Brianne Gidcumb | October 2015

Core Music Anchor Standard 9

Core Music Standard 9

This month, as part of our year-long series unpacking the Core Arts Standards for General Music, we will look at Core Music Anchor Standard 9. We’ve journeyed through the “responding” strand of standards, first focusing on the process of selecting and analyzing musical works and performances. Then, interpreting artistic intent. Today, we look at establishing and applying criteria when evaluating musical work.

Anchor Standard 9: Apply criteria to evaluate artistic work.

Artistic Process: Responding (Evaluate)

Enduring Understanding: The personal evaluation of musical work(s) and performance(s) is informed by analysis, interpretation, and established criteria.

Essential Question(s): How do we judge the quality of musical work(s) and performance(s)?

Big Ideas

This standard is unique because it doesn’t change a great deal as students progress throughout their years of general music education. Of course, the depth of student evaluation will increase as they gain knowledge and higher order thinking skills throughout their years of development. However, in summary, every grade level is expected to be able to talk about and apply personal and expressive preferences in music for specific purposes. They should apply established criteria to a musical work, citing from elements of music. 

Then and Now

The 1994 standards include “evaluating music and music performances” (Content Standard 7). This is present once again in the new Core Music Anchor Standard 9. The practice of developing criteria for the evaluation of music has always been present in the “best-practice” music classroom. The fact that the 1994 standard is present once again, in updated form, in the new Core Arts Standards should reaffirm our commitment to making the evaluation of musical performances a priority in the general music classroom.

Common Core Music Anchor Connections

In both the Common Core Music Anchor and the National Core Arts Standards, we are increasing the rigor of the content and the level of thinking in our students by putting great emphasis on the process of analyzing texts (both literary and artistic texts), and asking students to provide support for the observations and connections they make as well as the opinions they form. Students synthesize those observations to determine the purpose of a piece of text (expressive intent).


Anchor Standards for Reading: As with most of our anchor standards for music, if we treat a piece of music as “text,” we can apply every one of the Anchor Standards for Reading to the process of evaluating musical selection. Anchor Standard 7 is a particularly nice alignment: “Integrate and evaluate content presented in diverse media formats, including visually and quantitatively, as well as in words.” Just as students evaluate a piece of written text, they should be able to evaluate non-print texts, including musical works. (See my Teachers Pay Teachers store for a $1.00 downloadable “ELA Standards at a Glance” graphic!)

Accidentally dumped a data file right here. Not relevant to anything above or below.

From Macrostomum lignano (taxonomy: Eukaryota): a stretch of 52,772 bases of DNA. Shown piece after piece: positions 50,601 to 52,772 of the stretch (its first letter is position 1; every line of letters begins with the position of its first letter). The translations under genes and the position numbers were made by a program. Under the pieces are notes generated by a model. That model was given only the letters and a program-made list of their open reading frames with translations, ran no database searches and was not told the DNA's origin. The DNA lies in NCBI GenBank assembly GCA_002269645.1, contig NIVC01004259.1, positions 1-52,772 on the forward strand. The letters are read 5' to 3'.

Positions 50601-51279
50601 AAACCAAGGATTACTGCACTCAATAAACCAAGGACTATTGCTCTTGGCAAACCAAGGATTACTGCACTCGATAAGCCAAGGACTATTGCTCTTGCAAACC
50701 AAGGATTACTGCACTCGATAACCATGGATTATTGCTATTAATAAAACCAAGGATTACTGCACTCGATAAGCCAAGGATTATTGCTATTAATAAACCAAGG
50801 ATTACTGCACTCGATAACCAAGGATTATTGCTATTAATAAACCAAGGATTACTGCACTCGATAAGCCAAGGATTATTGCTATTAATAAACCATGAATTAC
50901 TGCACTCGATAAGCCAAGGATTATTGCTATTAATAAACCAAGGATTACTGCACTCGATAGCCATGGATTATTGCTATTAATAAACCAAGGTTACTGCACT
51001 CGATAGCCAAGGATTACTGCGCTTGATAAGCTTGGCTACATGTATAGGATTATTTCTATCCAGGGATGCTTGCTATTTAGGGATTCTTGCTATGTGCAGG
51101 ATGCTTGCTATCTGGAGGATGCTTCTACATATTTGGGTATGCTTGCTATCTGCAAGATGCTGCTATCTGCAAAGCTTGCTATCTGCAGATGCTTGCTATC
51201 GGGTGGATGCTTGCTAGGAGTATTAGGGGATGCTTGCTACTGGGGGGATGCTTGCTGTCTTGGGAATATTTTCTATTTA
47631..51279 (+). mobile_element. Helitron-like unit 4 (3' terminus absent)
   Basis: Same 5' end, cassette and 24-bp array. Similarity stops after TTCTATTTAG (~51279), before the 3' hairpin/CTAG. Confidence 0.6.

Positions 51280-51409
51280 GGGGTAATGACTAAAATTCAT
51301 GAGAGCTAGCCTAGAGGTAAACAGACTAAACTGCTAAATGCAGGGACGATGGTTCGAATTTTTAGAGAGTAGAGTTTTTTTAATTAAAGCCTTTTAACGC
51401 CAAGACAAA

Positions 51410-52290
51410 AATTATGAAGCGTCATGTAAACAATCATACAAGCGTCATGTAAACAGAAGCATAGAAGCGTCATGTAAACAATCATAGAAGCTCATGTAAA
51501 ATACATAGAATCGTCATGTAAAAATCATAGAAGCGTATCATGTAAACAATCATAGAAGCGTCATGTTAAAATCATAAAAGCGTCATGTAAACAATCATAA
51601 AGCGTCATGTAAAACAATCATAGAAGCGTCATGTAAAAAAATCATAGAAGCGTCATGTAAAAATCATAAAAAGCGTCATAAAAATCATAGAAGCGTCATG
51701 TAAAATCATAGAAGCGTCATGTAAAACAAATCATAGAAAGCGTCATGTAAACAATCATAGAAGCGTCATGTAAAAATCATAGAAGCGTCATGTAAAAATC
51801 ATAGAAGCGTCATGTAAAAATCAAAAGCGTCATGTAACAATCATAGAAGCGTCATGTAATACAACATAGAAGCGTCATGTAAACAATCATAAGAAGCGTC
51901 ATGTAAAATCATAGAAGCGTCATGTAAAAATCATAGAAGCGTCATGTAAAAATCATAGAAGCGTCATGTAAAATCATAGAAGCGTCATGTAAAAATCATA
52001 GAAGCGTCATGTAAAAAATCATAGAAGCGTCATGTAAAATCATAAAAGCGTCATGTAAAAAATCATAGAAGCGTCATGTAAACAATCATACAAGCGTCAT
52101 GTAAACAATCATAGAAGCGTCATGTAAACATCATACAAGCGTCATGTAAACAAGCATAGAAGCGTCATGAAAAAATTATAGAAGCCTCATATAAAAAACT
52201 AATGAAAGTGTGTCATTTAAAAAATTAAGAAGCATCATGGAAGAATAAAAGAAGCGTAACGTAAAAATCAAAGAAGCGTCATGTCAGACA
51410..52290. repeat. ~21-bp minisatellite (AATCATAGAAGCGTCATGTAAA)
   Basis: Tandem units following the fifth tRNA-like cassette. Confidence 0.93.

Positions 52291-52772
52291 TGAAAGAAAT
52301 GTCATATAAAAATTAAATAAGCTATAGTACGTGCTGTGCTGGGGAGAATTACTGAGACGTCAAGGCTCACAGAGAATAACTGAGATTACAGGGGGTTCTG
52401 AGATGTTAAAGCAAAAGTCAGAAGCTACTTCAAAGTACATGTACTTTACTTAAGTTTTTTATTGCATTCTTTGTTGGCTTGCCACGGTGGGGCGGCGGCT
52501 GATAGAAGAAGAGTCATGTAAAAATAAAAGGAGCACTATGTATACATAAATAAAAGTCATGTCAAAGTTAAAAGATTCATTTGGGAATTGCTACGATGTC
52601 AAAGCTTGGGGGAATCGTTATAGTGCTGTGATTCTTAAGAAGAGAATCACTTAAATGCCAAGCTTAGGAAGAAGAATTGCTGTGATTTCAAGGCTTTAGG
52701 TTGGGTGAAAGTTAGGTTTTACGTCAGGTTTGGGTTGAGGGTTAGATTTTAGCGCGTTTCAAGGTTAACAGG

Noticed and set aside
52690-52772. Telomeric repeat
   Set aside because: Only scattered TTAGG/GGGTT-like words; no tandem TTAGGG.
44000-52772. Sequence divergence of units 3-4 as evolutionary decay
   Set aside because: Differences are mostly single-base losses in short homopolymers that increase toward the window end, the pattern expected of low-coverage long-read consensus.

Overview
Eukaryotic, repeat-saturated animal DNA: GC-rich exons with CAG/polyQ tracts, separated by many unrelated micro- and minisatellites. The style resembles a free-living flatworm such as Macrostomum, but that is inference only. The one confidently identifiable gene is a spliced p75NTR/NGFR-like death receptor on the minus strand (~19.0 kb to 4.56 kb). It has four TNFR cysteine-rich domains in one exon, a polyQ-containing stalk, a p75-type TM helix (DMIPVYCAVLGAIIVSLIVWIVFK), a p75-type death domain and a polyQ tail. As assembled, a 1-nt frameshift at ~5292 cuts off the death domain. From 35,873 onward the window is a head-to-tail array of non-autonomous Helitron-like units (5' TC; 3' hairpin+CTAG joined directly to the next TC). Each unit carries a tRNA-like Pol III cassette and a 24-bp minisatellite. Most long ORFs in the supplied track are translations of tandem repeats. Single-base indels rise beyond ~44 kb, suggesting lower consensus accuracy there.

Practices and Processes

In looking at the Standards for Mathematical Practice, there are a number of connections in how students might walk through the process of establishing and applying criteria to a work. They might “reason abstractly and quantitatively” (Standard for Mathematical Practice 2). They may “construct viable arguments and critique the reasoning of others” (Practice 3). They may “look for a make use of structure,” (Practice 7) or “look for and express regularity in repeated reasoning” (Practice 8).

In the Next Generation Science Standards, Science and Engineering Practice 8 emphasizes the importance of “obtaining, evaluating, and communicating information.” As music educators, we can draw connections between the processes of artists and musicians and the processes of mathematicians and scientists by highlighting these similar practices- it only takes a little intentional planning and an awareness of other content areas! (See my Science Standards and Math Standards “At-a-Glance” resources!)

What practices do you have in place to encourage students to evaluate artistic work?

About the Author

Brianne is a former music educator from Chicago and current graduate class instructor with EdCloset’s Learning Studios. She earned her Masters degree in Music Education from VanderCook College of Music and has over a decade of experience in the elementary general music classroom. With her experience in the performing arts, Brianne is dedicated to building connections between the arts and Common Core Standards, 21st century learning skills, inquiry and project-based learning. In addition to her work with EducationCloset, Brianne is a yoga instructor in the Chicagoland area. You can also find Brianne here: